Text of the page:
Opinion: Why are Republicans sabotaging IVF protections that so many Americans want?

Editor’s Note: Lia Buffa De Feo is a writer and infertility advocate. She is a mother through IVF who lives in New York City, and  she writes the weekly newsletter Fly Bravely. The views expressed in this commentary are hers. View more opinion at CNN.

Growing up in an Italian-American home where family was everything, I’d always wanted to be a mother. There’s a hidden compartment in my jewelry box that, for as long as I can remember, has held pieces with sentimental value — my first locket, the Pinocchio watch I learned to tell time on and my half of the BFF necklace I shared with my elementary school friend. I’d kept them for decades because I had always hoped that one day I would give them to my daughter. Motherhood was a part of my identity even before I met my husband. My daughter wouldn’t be here today without access to IVF, as we are one of the millions of families that required assistance to conceive and bring a child into this world.

Lia Buffa De Feo - Resolve.org
Lia Buffa De Feo - Resolve.org

That’s why this week, I traveled from my home state of New York to Washington, DC, where I shared my story and advocated in support of the Right to IVF Act, which Senate Republicans blocked in a vote on Thursday. The act would have established a clear and enforceable nationwide right to receive or provide IVF services. It would also have made IVF treatment more affordable by mandating insurance coverage under employer-sponsored insurance and certain public plans while expanding coverage for millions of Americans, including veterans and those serving in the military. Access to IVF is a lifeline for countless Americans who want to build their families, as it was for me. 

Chances are you or someone you know has experienced infertility — roughly one in six people worldwide do. Despite the widespread need for medical assistance to build a family, access to affordable care is inconsistent and unattainable for many. My own path to motherhood was a tremendous struggle, both emotionally and financially. But it’s not only a highly personal matter; it’s critical to the future of our country. The United States’ birth rate is declining at an alarming rate, down 2% last year. Birth statistics show babies are being born to older mothers. Many people are delaying starting their families until after they have established their careers, and fertility declines as women enter their 30s. An aging and shrinking population raises concerns about a sufficient workforce to support elder care and pay into Social Security.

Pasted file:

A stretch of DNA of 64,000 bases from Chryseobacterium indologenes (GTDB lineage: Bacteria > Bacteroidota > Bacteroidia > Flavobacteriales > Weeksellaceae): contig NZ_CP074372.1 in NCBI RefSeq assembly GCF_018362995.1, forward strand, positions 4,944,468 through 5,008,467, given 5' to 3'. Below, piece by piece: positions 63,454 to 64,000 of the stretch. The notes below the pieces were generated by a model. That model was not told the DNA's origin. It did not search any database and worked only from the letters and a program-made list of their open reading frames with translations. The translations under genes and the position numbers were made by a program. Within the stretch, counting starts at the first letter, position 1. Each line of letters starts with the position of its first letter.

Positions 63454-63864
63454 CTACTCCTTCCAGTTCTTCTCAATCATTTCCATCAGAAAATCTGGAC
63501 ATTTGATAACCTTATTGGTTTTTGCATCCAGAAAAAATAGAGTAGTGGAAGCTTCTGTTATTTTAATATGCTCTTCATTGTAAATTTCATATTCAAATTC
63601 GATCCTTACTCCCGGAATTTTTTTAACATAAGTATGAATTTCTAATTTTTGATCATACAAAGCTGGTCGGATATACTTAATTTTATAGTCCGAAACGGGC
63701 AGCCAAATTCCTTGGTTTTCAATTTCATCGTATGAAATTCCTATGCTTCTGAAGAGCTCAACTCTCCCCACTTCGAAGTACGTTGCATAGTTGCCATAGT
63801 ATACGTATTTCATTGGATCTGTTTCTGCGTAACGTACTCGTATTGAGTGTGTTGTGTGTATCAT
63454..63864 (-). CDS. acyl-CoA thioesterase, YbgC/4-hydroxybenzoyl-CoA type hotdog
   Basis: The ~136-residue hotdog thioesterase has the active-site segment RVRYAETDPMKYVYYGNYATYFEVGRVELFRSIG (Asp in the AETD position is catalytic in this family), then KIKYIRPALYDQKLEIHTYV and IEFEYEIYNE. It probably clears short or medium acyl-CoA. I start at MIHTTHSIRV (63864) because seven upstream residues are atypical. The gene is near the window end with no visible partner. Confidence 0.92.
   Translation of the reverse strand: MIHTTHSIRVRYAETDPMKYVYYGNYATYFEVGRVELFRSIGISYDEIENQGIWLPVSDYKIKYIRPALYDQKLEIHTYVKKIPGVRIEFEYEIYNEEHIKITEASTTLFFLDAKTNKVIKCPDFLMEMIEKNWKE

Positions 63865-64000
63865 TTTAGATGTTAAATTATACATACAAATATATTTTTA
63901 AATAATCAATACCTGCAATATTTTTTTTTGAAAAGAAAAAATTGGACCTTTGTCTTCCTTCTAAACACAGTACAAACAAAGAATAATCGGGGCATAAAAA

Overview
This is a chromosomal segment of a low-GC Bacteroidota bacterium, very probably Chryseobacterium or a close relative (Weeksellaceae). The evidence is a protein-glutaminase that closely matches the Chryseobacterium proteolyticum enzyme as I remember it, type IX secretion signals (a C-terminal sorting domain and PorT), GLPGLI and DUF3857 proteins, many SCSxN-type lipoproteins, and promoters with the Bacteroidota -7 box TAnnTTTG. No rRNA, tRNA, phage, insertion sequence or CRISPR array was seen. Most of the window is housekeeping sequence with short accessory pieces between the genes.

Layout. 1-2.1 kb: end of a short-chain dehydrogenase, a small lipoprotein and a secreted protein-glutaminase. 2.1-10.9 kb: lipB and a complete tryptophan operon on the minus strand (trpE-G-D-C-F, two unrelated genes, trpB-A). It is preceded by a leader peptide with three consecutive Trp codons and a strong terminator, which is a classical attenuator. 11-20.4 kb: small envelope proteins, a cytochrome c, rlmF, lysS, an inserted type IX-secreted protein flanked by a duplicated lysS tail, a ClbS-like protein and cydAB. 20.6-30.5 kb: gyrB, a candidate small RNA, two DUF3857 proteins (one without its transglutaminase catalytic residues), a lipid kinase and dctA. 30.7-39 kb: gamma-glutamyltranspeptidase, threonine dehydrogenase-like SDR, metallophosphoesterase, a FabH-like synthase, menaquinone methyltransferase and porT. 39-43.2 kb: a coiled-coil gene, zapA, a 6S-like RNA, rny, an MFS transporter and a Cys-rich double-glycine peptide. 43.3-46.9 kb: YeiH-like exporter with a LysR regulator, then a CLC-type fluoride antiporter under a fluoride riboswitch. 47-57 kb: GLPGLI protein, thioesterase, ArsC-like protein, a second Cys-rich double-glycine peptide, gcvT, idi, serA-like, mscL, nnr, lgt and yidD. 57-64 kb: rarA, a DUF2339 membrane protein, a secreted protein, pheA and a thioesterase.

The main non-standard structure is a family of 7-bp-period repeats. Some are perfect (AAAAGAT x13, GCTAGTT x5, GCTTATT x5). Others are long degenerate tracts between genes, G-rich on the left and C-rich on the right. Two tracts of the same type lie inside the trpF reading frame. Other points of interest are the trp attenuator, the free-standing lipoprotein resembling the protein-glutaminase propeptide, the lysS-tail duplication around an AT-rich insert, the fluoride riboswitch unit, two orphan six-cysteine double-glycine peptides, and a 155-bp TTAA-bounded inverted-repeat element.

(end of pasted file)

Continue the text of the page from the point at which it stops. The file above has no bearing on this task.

Infertility impacts Americans on both sides of aisle and the ability to access this medical assistance should be met with bipartisan support, particularly given the widespread backing for IVF and insurance coverage for fertility treatments. And yet Senate Republicans opposed the Right to IVF Act, deeming it unnecessary overreach and a political show vote.

Some GOP lawmakers argue that life begins at conception. This is the same premise that underpinned the Alabama Supreme Court ruling that embryos used in IVF are children and that those who destroy them can be held liable for wrongful death — a decision that threw fertility patients in limbo before the swift backlash led Republican lawmakers in the state to back a law aimed at protecting IVF patients. But this line of thinking is still common among certain groups. Just yesterday, Southern Baptists voted to condemn IVF procedures.

Republican lawmakers should instead listen to their constituents and join Democratic Sens. Cory Booker of New Jersey, Tammy Duckworth of Illinois and Patty Murray of Washington — who introduced the Right to IVF Act — to provide more support for IVF.

As of 2023, only 21 states and Washington, DC, had enacted laws requiring at least some insurance coverage for infertility services. Most plans that include coverage have limitations. In my home state of New York, coverage is only mandated for large corporate plans. Tricare, the plan that provides health insurance for military members and their families — covering more than 10 million people — doesn’t cover assisted reproductive technology services, including IVF. The Affordable Care Act defines 10 essential health benefits  that must be covered, including pregnancy, maternity and newborn care. However, assisted reproductive care is excluded.

We should support Americans who want children, and no one should have to choose between financial security and building a family. I know firsthand how difficult it can be. My husband and I went through several rounds of IVF, which drained our savings account because it wasn’t covered by our corporate health care plan at the time. By our fourth round of IVF, I had a new job with a company based out of Seattle that offered IVF coverage. It’s because of that coverage that we were able to try one more time. That last round brought us our daughter, Carolina, who will be 6 years old next month.

If you’re someone, especially a Republican, who cares about this matter, I urge you to reach out to your elected representatives and express your support for the Right to IVF Act. Give your fellow Americans the joy of hearing the four words that mean everything to me: “I love you, Mommy.”

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